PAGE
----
no my wife banned me from most things flammable and explosive some time ago
 

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walshjp17

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For those who may not be squeamish around chemicals that could cause potentially catastrophic consequences (you can put me in the squeamish category) it might be a good idea to take the bulk of this thread and put it into a tutorial format for the library.

Might have to have a new category though -- Making and Finishing Metallic Pens with Caustic Substances :wink::biggrin::wink:
 

D.Oliver

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I've got to quit reading your post Brad. Everytime I do, I feel like what I do to make a pen is equivilent to a cave man hitting one rock against another!
 

skiprat

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Mmmm ok, I'll take up your challenge, but how are we going to decide which is better as we already know that you cheat like your feet stink!!! :)

I think it's time we Brit members had another knees up!!
We've had two great fun all nighters and must be due another one by now!!

A great day would be with you showing your alchemy, me showing how to 'properly' shine a bit of stainless, Mark Ligget doing a CA finish and PhilB (I think) showing how to take a good pic. (Mind you, Mark takes a mean photo too)

You're the loudest Brit on the block, so you can try and set it up!!! :)
 

BradG

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I've got to quit reading your post Brad. Everytime I do, I feel like what I do to make a pen is equivilent to a cave man hitting one rock against another!
Ah but on the other hand ive seen many a piece of wood with no finish applied at all be far more beautiful than a piece of metal, however its finished. Tales an eye to get that right and a skilled hand for a good finish. I was never too successful with CA glue.

I just want to explore other techniques we can use in the pen world in a chance of expanding our horizons as to what we can acheive with some of these methods when they are combined with the talent of turners on this forum. some amazing metal pens have been made.. those talents with different ways of finishing metal other than matte or shine opens so many doors for them to get out their artistic fair :cool:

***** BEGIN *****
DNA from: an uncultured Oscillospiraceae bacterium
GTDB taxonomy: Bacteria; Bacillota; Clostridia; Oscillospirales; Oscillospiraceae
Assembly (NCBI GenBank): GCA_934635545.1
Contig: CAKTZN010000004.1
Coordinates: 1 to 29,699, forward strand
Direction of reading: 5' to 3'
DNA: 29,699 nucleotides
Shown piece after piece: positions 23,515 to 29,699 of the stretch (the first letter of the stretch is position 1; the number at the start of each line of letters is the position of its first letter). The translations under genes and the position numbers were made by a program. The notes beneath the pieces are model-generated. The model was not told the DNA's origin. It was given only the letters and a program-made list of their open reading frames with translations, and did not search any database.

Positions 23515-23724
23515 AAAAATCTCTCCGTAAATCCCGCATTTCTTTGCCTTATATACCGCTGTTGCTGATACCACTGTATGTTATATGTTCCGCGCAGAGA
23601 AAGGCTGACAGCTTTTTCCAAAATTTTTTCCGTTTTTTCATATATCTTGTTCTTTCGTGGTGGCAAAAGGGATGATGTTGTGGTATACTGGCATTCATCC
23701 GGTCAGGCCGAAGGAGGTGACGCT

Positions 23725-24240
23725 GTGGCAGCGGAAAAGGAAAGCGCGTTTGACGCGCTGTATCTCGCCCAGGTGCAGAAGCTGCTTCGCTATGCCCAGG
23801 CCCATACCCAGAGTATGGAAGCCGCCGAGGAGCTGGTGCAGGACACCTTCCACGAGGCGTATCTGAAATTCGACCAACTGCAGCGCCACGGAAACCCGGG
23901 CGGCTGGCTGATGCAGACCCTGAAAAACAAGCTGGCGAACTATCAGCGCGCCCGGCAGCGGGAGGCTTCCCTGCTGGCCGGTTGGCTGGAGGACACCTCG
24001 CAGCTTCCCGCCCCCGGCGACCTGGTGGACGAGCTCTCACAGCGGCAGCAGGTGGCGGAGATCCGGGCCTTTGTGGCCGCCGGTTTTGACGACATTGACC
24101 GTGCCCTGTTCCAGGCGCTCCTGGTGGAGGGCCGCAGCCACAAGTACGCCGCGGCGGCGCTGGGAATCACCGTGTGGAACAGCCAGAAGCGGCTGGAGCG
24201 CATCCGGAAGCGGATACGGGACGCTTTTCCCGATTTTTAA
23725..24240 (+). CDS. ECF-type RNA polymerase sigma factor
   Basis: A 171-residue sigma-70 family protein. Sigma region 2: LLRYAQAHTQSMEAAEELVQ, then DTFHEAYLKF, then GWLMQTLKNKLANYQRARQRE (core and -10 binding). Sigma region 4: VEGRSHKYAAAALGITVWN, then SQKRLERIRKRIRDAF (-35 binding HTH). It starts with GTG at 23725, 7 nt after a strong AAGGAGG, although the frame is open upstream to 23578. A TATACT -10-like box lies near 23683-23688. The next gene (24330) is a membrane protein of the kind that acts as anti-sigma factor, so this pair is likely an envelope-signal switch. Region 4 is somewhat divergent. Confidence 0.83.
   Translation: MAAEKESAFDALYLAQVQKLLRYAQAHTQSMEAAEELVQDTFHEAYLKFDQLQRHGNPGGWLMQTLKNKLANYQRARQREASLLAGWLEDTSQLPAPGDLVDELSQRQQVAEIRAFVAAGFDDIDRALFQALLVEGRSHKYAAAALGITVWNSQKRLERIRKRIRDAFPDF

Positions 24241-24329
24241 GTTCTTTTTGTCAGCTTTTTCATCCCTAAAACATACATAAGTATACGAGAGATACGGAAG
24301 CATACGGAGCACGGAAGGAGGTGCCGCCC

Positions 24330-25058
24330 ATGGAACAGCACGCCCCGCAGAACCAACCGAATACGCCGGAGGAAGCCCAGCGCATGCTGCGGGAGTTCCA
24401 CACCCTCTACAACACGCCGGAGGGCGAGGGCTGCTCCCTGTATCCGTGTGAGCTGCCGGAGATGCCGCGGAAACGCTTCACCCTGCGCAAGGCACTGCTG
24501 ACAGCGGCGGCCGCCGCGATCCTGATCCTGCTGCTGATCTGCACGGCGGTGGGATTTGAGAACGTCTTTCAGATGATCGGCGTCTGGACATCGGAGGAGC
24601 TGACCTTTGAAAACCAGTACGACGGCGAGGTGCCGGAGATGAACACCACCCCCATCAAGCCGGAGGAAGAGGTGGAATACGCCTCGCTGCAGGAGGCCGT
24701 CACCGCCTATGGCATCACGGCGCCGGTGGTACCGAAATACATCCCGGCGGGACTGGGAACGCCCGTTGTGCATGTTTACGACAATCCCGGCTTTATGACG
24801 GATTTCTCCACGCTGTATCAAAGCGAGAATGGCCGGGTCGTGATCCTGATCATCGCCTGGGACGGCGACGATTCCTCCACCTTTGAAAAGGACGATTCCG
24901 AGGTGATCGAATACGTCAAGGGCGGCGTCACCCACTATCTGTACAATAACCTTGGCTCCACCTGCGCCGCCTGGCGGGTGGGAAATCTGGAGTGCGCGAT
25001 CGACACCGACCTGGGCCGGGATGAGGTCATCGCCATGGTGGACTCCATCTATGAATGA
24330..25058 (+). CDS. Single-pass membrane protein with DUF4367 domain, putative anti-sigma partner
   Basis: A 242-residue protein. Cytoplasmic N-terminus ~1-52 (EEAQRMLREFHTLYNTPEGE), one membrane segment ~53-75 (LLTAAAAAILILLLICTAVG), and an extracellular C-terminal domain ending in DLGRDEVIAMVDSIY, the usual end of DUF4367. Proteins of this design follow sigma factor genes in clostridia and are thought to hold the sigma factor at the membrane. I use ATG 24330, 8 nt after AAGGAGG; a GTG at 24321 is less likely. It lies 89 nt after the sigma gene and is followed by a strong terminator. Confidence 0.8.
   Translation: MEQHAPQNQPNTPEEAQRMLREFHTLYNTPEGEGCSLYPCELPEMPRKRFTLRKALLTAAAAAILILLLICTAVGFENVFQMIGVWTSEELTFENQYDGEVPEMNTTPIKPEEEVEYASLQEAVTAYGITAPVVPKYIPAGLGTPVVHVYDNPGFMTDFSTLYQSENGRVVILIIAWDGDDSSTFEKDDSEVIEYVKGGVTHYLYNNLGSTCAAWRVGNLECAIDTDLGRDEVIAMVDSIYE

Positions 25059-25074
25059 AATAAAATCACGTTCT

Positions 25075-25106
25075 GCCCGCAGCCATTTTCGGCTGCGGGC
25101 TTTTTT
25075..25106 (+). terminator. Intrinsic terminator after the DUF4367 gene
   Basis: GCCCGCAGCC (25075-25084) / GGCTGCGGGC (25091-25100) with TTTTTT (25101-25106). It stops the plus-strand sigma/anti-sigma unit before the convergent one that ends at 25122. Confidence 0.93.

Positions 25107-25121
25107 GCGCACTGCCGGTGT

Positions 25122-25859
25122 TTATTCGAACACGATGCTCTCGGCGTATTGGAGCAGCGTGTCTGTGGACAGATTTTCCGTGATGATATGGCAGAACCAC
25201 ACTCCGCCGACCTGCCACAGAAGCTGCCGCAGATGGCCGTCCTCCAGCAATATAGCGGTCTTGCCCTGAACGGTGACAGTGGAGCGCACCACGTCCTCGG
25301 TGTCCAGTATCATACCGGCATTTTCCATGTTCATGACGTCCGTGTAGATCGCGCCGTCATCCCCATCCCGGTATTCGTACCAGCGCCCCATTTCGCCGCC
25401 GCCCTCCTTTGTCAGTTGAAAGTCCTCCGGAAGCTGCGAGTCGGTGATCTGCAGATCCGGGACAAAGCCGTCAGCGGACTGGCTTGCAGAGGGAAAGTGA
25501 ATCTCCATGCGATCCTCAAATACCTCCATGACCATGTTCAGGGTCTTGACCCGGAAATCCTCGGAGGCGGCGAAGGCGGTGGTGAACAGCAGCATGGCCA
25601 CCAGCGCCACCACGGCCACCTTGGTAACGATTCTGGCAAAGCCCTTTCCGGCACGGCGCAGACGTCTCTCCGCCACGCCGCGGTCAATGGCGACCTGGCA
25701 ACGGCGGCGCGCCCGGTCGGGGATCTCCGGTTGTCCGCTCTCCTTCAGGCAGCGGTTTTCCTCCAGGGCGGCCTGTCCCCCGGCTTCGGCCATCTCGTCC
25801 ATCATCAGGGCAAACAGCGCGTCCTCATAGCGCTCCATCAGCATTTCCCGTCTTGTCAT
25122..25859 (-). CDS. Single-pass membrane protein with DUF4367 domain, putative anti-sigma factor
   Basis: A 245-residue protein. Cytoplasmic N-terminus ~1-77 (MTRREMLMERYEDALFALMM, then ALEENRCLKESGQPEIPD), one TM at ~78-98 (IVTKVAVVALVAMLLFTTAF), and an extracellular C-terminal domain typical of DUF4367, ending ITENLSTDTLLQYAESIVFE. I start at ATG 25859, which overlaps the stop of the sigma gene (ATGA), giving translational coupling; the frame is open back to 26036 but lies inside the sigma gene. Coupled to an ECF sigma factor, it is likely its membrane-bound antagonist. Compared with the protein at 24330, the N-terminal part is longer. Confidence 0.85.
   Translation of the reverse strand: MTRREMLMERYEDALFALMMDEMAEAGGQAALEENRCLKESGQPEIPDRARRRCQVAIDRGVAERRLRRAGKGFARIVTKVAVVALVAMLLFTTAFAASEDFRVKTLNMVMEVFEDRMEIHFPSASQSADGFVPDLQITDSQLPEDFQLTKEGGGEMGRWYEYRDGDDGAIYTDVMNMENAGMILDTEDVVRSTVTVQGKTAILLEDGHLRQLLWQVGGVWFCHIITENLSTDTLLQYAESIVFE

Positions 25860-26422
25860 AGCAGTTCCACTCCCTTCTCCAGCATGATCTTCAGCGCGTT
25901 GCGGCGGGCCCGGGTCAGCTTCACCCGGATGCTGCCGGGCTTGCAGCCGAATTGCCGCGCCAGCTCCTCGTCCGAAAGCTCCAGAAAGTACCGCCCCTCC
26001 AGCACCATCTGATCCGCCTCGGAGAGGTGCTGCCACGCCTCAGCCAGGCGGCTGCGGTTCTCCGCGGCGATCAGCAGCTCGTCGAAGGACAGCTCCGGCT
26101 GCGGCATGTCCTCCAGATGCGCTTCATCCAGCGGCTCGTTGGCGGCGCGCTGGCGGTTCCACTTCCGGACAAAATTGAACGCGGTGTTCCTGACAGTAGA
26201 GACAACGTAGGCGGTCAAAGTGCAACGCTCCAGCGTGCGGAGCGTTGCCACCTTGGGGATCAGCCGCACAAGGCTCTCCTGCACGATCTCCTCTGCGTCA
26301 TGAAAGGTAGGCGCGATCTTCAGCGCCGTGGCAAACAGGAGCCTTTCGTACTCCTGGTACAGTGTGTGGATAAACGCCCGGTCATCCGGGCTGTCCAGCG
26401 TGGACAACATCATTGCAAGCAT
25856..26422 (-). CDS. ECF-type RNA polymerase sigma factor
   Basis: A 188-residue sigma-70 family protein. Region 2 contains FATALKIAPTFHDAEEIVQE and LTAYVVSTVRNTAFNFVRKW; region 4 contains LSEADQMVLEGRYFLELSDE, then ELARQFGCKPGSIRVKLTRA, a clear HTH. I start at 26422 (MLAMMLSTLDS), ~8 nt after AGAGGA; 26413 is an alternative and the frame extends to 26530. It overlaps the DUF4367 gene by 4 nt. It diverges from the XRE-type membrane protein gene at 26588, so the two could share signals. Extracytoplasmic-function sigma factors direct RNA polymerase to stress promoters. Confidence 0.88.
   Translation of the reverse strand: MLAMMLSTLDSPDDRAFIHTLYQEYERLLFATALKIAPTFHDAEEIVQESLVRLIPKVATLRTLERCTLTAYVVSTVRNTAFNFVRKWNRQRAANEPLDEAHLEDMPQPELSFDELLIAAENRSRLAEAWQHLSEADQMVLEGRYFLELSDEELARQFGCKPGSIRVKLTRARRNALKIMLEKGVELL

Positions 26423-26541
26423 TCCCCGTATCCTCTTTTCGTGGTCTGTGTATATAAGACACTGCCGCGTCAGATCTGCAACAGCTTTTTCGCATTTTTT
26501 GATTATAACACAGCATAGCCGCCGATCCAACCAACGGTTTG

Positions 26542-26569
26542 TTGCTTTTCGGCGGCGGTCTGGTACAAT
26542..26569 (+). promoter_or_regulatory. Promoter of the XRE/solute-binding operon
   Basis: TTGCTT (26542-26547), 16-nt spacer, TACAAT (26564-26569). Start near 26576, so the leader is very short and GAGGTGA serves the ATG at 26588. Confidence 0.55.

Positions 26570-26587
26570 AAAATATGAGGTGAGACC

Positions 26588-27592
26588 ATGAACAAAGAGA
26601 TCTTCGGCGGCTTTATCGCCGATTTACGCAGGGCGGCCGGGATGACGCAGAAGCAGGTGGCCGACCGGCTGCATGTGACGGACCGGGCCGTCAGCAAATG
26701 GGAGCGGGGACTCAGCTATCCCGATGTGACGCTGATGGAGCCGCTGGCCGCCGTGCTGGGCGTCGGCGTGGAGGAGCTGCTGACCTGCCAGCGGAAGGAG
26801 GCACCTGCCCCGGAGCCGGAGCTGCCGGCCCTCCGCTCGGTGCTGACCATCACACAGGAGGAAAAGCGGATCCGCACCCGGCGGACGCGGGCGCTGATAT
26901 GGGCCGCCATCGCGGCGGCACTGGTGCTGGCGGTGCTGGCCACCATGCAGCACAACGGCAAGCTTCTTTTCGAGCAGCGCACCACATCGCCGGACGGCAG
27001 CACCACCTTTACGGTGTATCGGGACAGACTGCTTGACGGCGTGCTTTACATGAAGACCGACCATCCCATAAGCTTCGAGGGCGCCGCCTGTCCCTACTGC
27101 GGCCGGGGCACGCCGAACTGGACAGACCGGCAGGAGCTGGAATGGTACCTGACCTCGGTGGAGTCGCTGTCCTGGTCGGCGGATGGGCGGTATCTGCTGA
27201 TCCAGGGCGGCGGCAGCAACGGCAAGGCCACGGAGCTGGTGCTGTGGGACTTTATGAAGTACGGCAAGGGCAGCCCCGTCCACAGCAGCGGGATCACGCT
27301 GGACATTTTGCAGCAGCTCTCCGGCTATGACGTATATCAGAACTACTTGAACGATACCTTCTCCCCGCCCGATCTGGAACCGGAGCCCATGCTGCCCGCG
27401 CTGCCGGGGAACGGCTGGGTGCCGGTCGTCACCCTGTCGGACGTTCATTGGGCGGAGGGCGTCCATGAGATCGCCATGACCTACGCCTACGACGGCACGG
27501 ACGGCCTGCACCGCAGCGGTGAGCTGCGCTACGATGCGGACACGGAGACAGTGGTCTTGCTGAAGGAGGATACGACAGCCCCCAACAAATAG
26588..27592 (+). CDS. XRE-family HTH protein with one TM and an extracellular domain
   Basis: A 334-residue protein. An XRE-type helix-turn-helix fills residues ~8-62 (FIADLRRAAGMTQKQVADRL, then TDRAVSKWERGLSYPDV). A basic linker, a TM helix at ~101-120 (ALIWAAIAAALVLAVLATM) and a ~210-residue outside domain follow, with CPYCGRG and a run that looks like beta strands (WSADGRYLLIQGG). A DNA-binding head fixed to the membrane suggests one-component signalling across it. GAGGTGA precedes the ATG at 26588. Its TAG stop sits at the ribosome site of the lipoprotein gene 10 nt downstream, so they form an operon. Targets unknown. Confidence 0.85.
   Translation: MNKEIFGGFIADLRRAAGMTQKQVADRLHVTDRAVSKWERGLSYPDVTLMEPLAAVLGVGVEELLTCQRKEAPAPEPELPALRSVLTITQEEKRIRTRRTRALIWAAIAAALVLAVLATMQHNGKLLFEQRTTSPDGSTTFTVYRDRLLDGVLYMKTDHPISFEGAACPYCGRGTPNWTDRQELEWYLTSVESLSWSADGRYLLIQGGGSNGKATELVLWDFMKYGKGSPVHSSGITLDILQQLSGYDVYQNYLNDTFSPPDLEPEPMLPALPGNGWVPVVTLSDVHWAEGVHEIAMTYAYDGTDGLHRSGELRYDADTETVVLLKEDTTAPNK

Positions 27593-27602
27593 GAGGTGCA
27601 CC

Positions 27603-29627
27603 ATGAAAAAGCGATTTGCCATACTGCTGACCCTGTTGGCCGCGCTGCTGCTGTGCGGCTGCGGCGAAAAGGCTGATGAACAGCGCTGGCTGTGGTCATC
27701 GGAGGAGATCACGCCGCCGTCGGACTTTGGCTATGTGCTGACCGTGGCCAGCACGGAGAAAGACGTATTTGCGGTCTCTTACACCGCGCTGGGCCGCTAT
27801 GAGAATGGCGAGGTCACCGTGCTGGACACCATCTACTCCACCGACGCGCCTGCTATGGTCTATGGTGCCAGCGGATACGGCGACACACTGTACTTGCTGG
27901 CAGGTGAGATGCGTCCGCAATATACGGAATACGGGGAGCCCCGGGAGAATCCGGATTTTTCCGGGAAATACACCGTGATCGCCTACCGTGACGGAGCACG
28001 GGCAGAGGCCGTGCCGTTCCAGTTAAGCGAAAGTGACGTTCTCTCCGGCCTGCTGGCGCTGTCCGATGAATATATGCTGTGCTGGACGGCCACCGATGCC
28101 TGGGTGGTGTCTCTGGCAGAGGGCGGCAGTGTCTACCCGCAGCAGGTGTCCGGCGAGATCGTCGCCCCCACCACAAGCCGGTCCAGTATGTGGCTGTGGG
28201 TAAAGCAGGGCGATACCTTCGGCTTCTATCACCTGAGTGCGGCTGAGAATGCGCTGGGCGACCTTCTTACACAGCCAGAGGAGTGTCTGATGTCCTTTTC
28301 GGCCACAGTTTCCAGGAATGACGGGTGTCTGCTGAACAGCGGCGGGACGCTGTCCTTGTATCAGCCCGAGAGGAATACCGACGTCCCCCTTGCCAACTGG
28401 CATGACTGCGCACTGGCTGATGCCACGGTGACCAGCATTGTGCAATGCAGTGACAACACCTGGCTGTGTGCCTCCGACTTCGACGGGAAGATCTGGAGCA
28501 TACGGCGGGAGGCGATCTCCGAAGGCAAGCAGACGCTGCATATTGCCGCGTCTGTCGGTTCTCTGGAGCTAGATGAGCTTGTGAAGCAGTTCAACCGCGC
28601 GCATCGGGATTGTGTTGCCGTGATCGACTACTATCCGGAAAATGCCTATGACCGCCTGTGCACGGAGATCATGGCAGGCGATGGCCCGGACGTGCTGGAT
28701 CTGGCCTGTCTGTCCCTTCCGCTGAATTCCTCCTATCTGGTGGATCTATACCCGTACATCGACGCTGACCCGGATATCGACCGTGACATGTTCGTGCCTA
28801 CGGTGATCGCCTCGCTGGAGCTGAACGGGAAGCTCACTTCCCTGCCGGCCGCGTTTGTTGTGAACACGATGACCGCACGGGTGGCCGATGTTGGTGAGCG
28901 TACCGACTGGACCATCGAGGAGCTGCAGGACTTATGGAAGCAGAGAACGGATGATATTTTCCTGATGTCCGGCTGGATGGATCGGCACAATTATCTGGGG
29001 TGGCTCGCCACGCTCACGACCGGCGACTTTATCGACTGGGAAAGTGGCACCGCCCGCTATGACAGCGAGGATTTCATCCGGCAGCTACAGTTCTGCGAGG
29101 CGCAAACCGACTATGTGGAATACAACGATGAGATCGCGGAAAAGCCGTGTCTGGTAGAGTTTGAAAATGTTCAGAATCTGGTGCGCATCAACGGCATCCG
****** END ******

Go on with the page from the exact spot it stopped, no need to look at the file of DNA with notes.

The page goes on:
Mmmm ok, I'll take up your challenge, but how are we going to decide which is better as we already know that you cheat like your feet stink!!! :)

I think it's time we Brit members had another knees up!!
We've had two great fun all nighters and must be due another one by now!!

A great day would be with you showing your alchemy, me showing how to 'properly' shine a bit of stainless, Mark Ligget doing a CA finish and PhilB (I think) showing how to take a good pic. (Mind you, Mark takes a mean photo too)

You're the loudest Brit on the block, so you can try and set it up!!! :)
Every time i work with stainless i burn my fingers :biggrin:. no fun without a coolant system.

and i cheat?? you was borderline a kit pen by using that nut :tongue: B&Q Kit Jr

if you take two identical stainless nuts and post me one, i will electropolish it and post it back and you can decide. How about that :wink:

Yep i think a meet on the calendar would be good! just hope i dont get stopped with a suitcase full of chemicals :rolleyes: Its not wht it looks like officer... yes i know thats cyanide, but you can use it for more than posioning people.
 
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Mmmm ok, I'll take up your challenge, but how are we going to decide which is better as we already know that you cheat like your feet stink!!! :)

I think it's time we Brit members had another knees up!!
We've had two great fun all nighters and must be due another one by now!!